Is my tent a goner?

8:37 p.m. on June 27, 2016 (EDT)
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Howdy all, new to Trailspace and I am trying to learn the proper maintenance of a lot of my gear that I am starting to get my own of finally. I do have one tent though that I have had since elementary or middle school, so 11 years, and I am wondering if the damage it has seen is irreparable. Largely there are lines of fading that you can see if you're inside and have the sun shining in. It looks like they are actually where the creases are when the tent was folded last, and has been in a friends car for a few months. I know, not a good idea, she borrowed it a while ago and I didn't know she was storing it in her car. So lots of sun exposure while folded I am thinking may have caused it. Anyway, the tent looks really thin at those points and I am wondering if there is a good way to fix that with a spray waterproofer or something? I know the liquid stuff is better for seams, but the fading is all over the tent. It also seems like it would tear easily at those points, so even if not a waterproofer, then something to reinforce the tent. Or should I just sell it to someone who only wants to use a tent for backyard use? Its an Ozark Trail 9x7 Dome Tent.

11:39 a.m. on June 28, 2016 (EDT)
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If you are getting serious about backpacking, then it is time to retire the Ozark Trail tent. Ozark Trail gear is ok for inexpensive car camping, but not for backpacking. Take a look at the tent gear reviews here on Trailspace (you won't see any Ozark Trails gear there - it is pretty low quality and just does not last, as you are finding out). Maybe you can give it to someone who has kids to play in the back yard.

12:11 p.m. on June 28, 2016 (EDT)
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Hey Todd, welcome to TS!

I agree with Bill...  I for example, have found a en entry level backpacking tent on craigslist for a client for $50 (earlier this week). I also found & bought a Mountain Hardware tent on craigslist a few years back for $100 that was only used once... That same tent was for sale new on the MH website for over $300. Save the tent though! I keep one that is dedicated to beach camping, so I don't ruin my nice stuff.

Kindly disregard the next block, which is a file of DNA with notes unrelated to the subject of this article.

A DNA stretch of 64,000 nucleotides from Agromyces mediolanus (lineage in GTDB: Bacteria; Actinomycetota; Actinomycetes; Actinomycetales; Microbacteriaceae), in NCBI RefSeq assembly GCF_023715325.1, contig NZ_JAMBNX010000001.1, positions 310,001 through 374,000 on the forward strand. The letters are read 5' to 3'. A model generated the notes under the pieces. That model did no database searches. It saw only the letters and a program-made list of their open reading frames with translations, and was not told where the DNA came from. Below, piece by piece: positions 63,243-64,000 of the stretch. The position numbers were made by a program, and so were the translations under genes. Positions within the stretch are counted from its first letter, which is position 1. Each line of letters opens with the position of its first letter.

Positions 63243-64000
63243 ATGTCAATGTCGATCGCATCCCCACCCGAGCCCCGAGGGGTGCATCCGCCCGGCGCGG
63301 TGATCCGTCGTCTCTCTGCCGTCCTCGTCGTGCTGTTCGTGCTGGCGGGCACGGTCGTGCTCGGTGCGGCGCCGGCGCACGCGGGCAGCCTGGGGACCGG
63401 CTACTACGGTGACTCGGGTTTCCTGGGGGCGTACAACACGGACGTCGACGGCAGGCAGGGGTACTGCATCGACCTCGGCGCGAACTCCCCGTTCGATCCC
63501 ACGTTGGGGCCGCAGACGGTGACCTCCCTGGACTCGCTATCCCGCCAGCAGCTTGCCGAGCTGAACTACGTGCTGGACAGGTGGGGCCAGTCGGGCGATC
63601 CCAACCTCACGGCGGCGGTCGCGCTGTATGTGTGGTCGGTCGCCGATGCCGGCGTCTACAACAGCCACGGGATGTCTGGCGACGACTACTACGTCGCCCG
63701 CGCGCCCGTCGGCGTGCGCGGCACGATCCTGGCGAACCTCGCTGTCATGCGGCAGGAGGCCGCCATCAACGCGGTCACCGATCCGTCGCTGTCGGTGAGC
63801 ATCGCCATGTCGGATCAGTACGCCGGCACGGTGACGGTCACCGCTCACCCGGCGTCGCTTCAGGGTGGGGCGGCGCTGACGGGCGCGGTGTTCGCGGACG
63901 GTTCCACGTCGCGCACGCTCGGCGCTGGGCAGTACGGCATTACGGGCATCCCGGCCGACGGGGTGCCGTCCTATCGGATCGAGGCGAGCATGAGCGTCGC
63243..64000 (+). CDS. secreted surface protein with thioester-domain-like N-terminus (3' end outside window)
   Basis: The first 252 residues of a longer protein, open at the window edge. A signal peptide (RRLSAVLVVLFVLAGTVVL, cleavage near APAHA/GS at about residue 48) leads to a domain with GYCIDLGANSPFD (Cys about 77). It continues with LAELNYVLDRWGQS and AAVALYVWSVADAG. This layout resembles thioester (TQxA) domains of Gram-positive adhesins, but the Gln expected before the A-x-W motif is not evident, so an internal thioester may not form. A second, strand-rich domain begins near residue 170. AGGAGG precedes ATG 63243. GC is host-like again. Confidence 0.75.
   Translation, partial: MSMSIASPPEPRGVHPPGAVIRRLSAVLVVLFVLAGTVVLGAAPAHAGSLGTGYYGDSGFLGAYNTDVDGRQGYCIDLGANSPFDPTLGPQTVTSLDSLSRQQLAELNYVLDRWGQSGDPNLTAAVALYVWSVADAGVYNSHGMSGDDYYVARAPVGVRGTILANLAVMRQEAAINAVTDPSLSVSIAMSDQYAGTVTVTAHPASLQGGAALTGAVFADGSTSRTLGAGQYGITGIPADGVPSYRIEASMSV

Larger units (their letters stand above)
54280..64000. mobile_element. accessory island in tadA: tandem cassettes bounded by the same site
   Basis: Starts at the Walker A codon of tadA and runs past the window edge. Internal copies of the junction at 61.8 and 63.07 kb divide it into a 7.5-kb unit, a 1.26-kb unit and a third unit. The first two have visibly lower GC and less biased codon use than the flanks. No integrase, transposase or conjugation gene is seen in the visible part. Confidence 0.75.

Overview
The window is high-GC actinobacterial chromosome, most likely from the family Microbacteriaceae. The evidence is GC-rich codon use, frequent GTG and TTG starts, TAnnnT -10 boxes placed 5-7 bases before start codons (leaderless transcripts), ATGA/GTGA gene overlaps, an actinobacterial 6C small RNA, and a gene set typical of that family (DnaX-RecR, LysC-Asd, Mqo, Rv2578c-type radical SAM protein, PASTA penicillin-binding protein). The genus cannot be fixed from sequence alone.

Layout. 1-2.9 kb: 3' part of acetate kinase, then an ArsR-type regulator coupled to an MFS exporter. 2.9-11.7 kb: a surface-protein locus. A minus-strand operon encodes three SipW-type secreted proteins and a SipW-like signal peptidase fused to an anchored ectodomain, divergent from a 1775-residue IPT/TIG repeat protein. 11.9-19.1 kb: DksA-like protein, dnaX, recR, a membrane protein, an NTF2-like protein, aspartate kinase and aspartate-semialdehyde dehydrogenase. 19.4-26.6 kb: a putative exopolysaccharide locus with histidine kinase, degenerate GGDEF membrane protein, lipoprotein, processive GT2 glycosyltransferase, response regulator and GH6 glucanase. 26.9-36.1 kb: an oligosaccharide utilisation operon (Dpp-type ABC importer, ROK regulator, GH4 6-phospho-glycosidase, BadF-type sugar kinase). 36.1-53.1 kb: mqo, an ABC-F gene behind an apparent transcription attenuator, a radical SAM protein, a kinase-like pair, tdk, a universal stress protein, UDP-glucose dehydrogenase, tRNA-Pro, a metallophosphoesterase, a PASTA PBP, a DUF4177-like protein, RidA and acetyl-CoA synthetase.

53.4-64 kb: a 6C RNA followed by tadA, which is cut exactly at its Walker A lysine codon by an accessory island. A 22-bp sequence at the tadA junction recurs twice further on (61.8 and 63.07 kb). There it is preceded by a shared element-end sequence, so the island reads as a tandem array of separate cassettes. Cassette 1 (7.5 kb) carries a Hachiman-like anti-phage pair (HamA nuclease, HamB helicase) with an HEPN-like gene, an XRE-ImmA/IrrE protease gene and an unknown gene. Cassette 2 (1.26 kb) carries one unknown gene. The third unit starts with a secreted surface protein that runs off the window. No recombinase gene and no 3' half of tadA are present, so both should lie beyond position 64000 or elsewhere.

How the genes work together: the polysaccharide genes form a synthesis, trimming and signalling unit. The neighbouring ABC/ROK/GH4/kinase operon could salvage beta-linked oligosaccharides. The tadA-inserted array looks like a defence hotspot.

Don't hesitate with questions here, there are lots of folks that are happy to help! :)

4:09 p.m. on June 28, 2016 (EDT)
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There is great budget gear out there...but Bill is right...shelter is just one of those areas that you want to invest because it will save you a lot of weight and peace of mind. By all means buy used...Sean's right...people buy new and give up shelters with years of life in them at steep discounts all the time (take your time and be picky!).

If $50 dollars is beyond your budget for whatever reason (and there are many good ones) the very least I would set it up at home or in a local park and give it the hose or pitcher test. If it doesn't leak that does not mean you are in the free and clear...but it does mean you could use it in fair weather with a degree of confidence.

If the tent leaks but you want to spend as little money as possible to enjoy the outdoors by using what you got...I have seen people use thin plastic from the paint-section at Walmart between their fly (outer material) and inner-tent (meshy part) with amazing effectiveness. The cheap lightweight plastic ($5) is protected from wind under the original fly...and the water that makes it through the fly in heavy rains is directed away from the inside and mesh parts of the tent. I know it sounds a little hobo (and it is)...but the plastic cost little + weighed next to nothing...and went on and off with the original rain-fly using just 4 safety-pins. The waterproof sprays might look less hobo (and they do)...but their application has a lot of variables and I have never known it to be a particularly reliable option.